March 2000, Volume 16, Number 3
North Shore Chapter
By Helen Gallagher
Our first meeting of the year on January 18, 2000 was opened promptly at 7:00 PM. Anna Loudon, our new North Shore Chapter Coordinator, spoke of the need for volunteers in the Chicago Computer Society.
After researching an open question from last month’s meeting, Anna advised that the limit to the number of people who can be in an AOL group is 102. She also generously offered to assist people with similar questions; they may do so by contacting her via phone or email. Also, when you get stuck, remember to use the Help Line, a long list of volunteers who can answer questions on specific problems. Help Line is in the back of Hard-Copy each month. Anna can be reached at email@example.com.
Q. Where can I check for price/earnings ratios for
Q. How can I find good medical reference information
on the web?
Presentation: Chicago Computer Exchange
Upgrade, Repair, or Dump?
Paul Robertz, from the Chicago Computer Exchange, brought loads of ‘antique,’ circa 1988. PCs all the way from his Hyde Park shop, which was started in 1987, matching buyers and sellers of used computers. Paul and his partner, Paul Erling, discovered that the demand wasn’t just for a middle-man to find used computers and match them with buyers. Instead they got busy helping people find parts to upgrade and repair computers.
As the computer industry moves faster and faster, people have come to dread the release of new software. It often requires an upgrade to their old hardware, expensive calls to tech support, and worry over how to transfer data. Until two years ago, it often made more sense to upgrade a typical PC to run current software than to trade it in.
This has changed greatly due to the economics of the business. Hardware is no longer so profitable as it once was. There is intense competition and price-shopping on the Web, and memory chip prices are no longer stable.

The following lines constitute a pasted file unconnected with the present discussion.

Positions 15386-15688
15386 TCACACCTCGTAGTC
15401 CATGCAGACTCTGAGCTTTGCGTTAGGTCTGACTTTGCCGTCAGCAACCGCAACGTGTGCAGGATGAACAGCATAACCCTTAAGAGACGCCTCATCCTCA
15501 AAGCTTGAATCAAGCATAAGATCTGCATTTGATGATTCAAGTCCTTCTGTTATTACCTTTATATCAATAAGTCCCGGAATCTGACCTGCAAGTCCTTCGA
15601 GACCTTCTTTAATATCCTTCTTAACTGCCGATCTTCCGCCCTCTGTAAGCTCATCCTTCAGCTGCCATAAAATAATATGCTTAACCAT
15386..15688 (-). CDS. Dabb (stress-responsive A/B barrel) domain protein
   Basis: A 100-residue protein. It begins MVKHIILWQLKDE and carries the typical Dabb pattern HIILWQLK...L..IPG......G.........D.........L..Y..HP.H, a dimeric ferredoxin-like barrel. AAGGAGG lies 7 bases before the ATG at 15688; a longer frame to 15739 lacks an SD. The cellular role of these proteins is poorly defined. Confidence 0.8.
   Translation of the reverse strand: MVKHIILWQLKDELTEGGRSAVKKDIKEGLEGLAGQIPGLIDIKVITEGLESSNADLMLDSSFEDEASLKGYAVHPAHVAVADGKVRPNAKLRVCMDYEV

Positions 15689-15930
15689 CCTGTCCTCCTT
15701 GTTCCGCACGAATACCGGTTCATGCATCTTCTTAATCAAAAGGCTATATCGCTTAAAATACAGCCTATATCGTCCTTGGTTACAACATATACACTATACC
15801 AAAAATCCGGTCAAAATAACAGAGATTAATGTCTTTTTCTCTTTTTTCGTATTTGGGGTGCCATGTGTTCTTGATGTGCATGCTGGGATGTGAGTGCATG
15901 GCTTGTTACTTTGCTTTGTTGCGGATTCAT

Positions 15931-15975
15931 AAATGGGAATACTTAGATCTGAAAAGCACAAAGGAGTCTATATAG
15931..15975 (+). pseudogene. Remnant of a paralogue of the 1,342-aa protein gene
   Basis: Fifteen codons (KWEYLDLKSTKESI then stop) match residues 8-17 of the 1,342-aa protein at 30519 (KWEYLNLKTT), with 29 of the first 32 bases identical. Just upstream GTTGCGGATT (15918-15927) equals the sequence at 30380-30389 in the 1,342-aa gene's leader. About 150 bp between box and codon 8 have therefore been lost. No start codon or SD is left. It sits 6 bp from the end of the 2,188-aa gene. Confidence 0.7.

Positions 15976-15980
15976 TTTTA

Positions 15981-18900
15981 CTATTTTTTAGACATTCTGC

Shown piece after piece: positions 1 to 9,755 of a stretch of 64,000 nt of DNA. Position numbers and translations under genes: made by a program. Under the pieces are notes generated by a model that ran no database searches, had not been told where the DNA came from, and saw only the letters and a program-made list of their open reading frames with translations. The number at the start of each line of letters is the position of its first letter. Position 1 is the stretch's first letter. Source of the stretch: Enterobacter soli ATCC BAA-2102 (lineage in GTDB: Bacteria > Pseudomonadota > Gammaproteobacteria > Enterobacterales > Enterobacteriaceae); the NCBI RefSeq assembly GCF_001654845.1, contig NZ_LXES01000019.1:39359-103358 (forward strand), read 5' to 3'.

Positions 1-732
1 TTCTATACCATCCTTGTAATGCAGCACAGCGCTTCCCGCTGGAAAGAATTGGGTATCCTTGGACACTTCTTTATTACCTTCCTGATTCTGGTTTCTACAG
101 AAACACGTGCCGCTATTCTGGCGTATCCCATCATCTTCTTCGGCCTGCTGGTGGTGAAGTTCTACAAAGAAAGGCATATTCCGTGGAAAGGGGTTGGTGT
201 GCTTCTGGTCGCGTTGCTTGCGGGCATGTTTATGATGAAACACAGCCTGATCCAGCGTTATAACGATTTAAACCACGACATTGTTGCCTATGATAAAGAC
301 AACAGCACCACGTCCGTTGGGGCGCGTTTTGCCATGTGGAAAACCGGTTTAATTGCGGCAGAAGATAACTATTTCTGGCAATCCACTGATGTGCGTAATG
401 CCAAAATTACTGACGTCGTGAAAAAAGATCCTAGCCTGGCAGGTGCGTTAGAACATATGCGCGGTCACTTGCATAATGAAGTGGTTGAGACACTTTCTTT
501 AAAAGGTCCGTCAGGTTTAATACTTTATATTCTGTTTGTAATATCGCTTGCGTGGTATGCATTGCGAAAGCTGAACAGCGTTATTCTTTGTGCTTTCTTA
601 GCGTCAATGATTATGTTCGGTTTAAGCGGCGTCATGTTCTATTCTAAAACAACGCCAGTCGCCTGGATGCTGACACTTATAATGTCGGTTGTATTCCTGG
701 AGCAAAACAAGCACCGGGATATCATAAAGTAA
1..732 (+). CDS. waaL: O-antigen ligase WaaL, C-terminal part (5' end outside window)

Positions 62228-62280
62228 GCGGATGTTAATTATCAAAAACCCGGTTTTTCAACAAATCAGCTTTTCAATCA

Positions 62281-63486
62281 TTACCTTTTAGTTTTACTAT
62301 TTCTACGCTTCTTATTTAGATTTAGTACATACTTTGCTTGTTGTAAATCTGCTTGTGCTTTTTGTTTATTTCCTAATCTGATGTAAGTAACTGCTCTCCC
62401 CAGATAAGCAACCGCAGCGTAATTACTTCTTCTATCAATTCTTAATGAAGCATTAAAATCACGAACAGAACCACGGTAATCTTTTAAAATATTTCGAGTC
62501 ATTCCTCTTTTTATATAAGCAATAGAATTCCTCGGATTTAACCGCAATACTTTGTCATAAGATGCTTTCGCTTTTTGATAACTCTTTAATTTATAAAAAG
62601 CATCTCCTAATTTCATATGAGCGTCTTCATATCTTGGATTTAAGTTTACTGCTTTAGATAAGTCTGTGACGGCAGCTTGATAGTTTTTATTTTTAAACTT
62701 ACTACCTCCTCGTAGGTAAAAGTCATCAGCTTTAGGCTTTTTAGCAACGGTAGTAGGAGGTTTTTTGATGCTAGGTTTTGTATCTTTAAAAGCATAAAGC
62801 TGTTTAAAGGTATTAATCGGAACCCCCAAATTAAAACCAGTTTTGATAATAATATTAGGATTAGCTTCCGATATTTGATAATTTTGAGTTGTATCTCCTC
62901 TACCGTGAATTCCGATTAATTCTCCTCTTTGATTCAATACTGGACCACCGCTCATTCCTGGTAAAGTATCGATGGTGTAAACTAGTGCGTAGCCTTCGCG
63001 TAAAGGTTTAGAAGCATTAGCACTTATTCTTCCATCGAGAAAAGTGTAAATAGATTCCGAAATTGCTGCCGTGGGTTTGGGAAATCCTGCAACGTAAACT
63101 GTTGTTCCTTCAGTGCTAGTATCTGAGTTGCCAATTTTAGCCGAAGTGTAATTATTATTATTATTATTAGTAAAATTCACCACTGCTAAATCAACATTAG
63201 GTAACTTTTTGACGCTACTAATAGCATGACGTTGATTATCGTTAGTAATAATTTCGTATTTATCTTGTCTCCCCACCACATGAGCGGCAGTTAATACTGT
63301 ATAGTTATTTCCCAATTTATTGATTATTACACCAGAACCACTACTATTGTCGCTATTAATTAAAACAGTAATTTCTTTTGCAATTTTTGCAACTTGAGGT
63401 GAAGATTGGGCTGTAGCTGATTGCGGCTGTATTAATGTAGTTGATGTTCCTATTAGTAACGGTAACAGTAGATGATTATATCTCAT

Allowing us to examine the old PCs Paul brought, he demonstrated how easy it may be to upgrade a fully IBM-compatible clone, such as an Everex 286. Because there is nothing proprietary in it, every component can be replaced with industry-standard parts.
By comparison, in looking into a Laser 486, Paul stated there was no math co-processor, so it could not be upgraded to run Windows 98. Because it is a proprietary system, with 16-bit expansion cards, there is no hardware to work with it, and even if you tried to add a Pentium II motherboard, the case configuration would not allow it.
The recommendation was to inventory the system, pull out the hard drive, CD-ROM and floppy drives, and put it all into a new standard case with new motherboard.
PC surgery is performed daily at Chicago Computer Exchange, located at 5225 South Harper in Chicago’s Hyde Park. The phone number there is 773 / 667-5221 They have done repeated upgrades on now-custom PCs, all with industry-standard components, for at least 3 of the editors of Hard-Copy to their general delight, pleased with their work, reasonable advice and pricing and their knowledge of options, implications, and coming trends and consequences.
The North Shore Chapter meets the third Tuesday of every month at the Skokie Library, at Lincoln and Oakton. Join us, and learn something new.:
Helen Gallagher owns and operates Computer Clarity, in Glenview, IL; the firm has a newsletter, does PC-related consulting and installation, and can be reached at 847/998-6240 or by e-mail at firstname.lastname@example.org or at Website www.cclarity.com.